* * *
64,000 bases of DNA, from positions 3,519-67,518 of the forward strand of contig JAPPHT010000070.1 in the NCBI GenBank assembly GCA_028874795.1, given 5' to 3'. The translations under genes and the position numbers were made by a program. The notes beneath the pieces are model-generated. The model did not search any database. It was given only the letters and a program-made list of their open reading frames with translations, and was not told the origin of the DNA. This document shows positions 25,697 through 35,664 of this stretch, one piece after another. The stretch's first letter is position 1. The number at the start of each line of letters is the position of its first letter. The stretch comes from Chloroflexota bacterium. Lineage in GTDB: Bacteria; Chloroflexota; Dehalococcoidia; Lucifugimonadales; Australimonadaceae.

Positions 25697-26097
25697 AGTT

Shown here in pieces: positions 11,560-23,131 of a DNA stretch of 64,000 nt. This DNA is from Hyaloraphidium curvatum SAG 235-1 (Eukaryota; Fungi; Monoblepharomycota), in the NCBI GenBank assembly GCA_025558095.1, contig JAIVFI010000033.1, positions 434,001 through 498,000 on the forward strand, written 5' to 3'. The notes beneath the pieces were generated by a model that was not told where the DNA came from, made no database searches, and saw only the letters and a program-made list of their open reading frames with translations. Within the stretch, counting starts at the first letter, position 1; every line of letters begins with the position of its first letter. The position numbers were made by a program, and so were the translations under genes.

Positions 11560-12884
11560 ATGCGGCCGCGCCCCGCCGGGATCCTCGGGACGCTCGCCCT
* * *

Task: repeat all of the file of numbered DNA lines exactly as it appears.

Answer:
64,000 bases of DNA, from positions 3,519-67,518 of the forward strand of contig JAPPHT010000070.1 in the NCBI GenBank assembly GCA_028874795.1, given 5' to 3'. The translations under genes and the position numbers were made by a program. The notes beneath the pieces are model-generated. The model did not search any database. It was given only the letters and a program-made list of their open reading frames with translations, and was not told the origin of the DNA. This document shows positions 25,697 through 35,664 of this stretch, one piece after another. The stretch's first letter is position 1. The number at the start of each line of letters is the position of its first letter. The stretch comes from Chloroflexota bacterium. Lineage in GTDB: Bacteria; Chloroflexota; Dehalococcoidia; Lucifugimonadales; Australimonadaceae.

Positions 25697-26097
25697 AGTT

Shown here in pieces: positions 11,560-23,131 of a DNA stretch of 64,000 nt. This DNA is from Hyaloraphidium curvatum SAG 235-1 (Eukaryota; Fungi; Monoblepharomycota), in the NCBI GenBank assembly GCA_025558095.1, contig JAIVFI010000033.1, positions 434,001 through 498,000 on the forward strand, written 5' to 3'. The notes beneath the pieces were generated by a model that was not told where the DNA came from, made no database searches, and saw only the letters and a program-made list of their open reading frames with translations. Within the stretch, counting starts at the first letter, position 1; every line of letters begins with the position of its first letter. The position numbers were made by a program, and so were the translations under genes.

Positions 11560-12884
11560 ATGCGGCCGCGCCCCGCCGGGATCCTCGGGACGCTCGCCCT